Two books that affected me greatly when I first read them many years ago were Milan Kundera’s The Unbearable Lightness of Being and Garcia Marquez’s One Hundred Years of Solitude.
In his novel Kundera talks of how characters are born not of a woman but of a sentence, a situation, a metaphor that carries in a nutshell unexplored possibilities that the author believes don’t exist anywhere else.
The great authors have an admirable facility for both invention and narration. They tell a story and, at the same time, they turn the story on itself: they enrich the narrative by subverting it. It’s an old trick. Lava and Kusa turn the epic on its head by reciting the Ramayana in the court of their father, Rama.
How different is filmmaking in the US or England vis-à-vis India, in terms of technological advancements and support?
There used to be a time not too long ago when Indian directors took a sort of easy pride in saying that the films they showed at festivals more than made up for their lack of technical expertise by being rich in character and storytelling. We now seem to have come full circle – our films are glossy and technologically on the money but we seem to have lost some of that appetite for real feeling somewhere along the way.
In any case, it is a misnomer to call what they make in the UK or the USA these days FILMS. Strictly speaking, they are not Films at all because most films today are made electronically. Instead of a magazine being loaded on to the camera a card is inserted that electronically records whatever the camera is instructed to see. Even though some directors continue to use celluloid, they’re finding it more and more difficult to find stock, and most of the labs in England and the United States that used to develop and print film are fast going out of business.
The latest iPhones, I’m told, offer a “cinematic” option which Apple claims, resembles old-fashioned film. What a pathetic and melodramatic end to the glorious art of shooting, editing and projecting real films!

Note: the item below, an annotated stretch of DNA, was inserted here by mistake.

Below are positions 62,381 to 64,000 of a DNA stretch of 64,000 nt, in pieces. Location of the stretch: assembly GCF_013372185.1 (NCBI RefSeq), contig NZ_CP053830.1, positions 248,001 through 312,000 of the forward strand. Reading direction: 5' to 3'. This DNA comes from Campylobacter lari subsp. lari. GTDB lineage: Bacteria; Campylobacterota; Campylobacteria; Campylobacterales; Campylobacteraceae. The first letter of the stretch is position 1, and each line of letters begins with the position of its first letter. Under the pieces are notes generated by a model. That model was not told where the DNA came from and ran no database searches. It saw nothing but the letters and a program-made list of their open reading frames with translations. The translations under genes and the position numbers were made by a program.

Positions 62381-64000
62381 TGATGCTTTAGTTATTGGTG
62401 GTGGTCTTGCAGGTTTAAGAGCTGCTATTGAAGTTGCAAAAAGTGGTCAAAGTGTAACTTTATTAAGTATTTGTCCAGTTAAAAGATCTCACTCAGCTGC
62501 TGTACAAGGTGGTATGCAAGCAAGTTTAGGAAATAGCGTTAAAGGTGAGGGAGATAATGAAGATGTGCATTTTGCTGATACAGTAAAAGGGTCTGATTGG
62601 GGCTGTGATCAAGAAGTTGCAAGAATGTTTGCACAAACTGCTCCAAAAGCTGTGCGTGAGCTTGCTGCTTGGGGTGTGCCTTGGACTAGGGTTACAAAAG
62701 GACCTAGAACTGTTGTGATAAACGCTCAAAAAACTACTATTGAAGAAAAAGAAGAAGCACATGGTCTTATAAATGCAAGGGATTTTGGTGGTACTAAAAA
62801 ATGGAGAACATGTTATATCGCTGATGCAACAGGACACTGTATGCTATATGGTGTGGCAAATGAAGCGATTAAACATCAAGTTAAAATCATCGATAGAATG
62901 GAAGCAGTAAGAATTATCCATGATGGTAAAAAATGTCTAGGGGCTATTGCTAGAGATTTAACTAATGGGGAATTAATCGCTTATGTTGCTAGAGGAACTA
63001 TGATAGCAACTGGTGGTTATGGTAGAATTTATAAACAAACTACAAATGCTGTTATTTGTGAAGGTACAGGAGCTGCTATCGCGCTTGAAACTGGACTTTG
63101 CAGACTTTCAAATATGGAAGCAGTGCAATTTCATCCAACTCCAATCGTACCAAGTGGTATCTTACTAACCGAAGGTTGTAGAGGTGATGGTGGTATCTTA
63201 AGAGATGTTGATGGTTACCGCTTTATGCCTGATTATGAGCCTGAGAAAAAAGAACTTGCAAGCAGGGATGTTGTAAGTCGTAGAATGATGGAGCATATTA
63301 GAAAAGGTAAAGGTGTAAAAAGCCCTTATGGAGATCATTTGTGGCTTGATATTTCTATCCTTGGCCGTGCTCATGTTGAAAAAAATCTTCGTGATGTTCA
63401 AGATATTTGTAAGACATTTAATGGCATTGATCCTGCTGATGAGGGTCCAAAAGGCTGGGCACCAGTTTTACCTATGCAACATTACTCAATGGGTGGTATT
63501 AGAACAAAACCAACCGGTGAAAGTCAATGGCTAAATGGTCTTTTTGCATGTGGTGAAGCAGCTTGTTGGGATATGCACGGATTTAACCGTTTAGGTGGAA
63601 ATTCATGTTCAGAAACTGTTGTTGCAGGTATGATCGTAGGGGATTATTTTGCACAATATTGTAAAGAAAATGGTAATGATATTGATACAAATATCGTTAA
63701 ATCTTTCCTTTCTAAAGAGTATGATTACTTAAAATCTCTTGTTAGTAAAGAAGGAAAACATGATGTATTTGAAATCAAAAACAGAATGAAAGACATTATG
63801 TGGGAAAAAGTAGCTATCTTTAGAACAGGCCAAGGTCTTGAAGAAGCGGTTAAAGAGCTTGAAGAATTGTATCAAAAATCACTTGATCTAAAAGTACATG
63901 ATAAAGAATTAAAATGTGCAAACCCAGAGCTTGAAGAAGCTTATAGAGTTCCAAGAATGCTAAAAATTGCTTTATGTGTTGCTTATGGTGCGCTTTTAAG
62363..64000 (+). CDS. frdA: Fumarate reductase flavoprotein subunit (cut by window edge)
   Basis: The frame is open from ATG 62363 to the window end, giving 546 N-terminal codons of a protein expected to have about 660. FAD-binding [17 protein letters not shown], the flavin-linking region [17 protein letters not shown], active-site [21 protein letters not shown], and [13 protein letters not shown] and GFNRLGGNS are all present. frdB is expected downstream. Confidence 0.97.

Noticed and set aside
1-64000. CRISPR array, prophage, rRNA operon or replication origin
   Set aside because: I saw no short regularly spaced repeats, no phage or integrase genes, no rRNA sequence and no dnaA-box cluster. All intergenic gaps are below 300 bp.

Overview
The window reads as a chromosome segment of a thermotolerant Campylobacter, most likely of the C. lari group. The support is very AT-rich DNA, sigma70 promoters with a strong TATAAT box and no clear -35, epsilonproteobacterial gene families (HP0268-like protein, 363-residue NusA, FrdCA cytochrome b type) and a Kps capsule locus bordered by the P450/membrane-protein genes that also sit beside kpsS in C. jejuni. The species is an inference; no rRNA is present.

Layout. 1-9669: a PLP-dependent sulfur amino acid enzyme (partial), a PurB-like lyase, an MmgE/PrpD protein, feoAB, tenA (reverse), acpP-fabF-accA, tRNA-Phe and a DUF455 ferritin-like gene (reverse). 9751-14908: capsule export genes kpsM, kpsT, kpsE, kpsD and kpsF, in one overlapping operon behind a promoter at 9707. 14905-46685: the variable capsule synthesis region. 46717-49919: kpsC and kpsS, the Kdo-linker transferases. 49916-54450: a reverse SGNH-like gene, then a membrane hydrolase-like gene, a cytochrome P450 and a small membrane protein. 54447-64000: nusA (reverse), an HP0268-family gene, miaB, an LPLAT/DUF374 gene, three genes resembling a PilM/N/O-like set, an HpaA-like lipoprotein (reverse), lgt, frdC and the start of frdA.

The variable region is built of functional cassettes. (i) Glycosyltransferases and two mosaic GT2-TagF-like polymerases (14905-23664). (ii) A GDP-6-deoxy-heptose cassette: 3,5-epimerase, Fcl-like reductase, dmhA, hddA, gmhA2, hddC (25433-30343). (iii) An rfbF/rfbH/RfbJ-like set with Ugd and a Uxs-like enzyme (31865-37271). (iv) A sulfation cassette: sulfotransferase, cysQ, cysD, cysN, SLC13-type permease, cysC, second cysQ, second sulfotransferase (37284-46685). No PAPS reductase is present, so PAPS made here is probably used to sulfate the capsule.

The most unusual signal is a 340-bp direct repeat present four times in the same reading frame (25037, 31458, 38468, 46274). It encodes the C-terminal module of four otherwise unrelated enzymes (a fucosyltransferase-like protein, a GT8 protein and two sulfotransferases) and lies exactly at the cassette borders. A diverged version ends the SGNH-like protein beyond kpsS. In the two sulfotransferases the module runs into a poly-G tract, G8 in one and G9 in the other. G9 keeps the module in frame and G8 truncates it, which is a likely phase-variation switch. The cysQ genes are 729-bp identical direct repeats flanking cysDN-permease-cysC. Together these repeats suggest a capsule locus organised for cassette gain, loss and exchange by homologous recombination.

What do we expect next from you – a film or a book?
I like working on poems because they are portable and you can carry them quite easily around in your head. I also make a note of ideas that could translate well into screenplays although the thought of raising money to bring it to any form of realisation is always off putting. Yes, and I am also carrying out some primary research for a novel although I am yet to work out its actual form and structure.
What do you do in your free time – if you get some that is?
I live on land in Colombia where a great number of trees were cut down to facilitate the cultivation of flowers for export. I spend a lot of time visiting nurseries in the area, getting to know about native plants and trees, and beginning the long process of re- foresting the land. It’s a fascinating process and keeps me fully occupied. I can also say with absolute certainty that there are few more pleasurable things in the world than the actual planting and cultivation of a garden.
Any message you would like to give to senior citizens out there?
Senior Citizens! What a mindlessly ugly way to describe a large section of the population!! Are teenagers Junior Citizens? I don’t know who coined the phrase but he or she must surely have a tin ear. Our language is awash with huge quantities of verbal slop. We certainly don’t need to add to it.
As far as messages go, Don’t worry too much about what OTHER people think or say. Memorise a little poetry everyday, learn a new language, try and do away with some of the old prejudices, entertain new ideas, cultivate a garden. Is the world a mystery to be unveiled or a problem to be solved? No matter. The world is a place where questions multiply and answers are scarce. Do everything that you used to do before – sing, pull legs, laugh, dance – but do it with a greater curiosity and a greater sense of your place in the great order of things.
Once, many years ago, in New York, I was sitting on the same park bench as a man who must’ve been more than 80 years old, and we got to talking a little. “I don’t do much” he told me, “but I like to hang around. It feels good sometimes to just hang around.”
I have since discovered the virtues of the fine art of just hanging around. I intend to refine and perfect it in the years to come!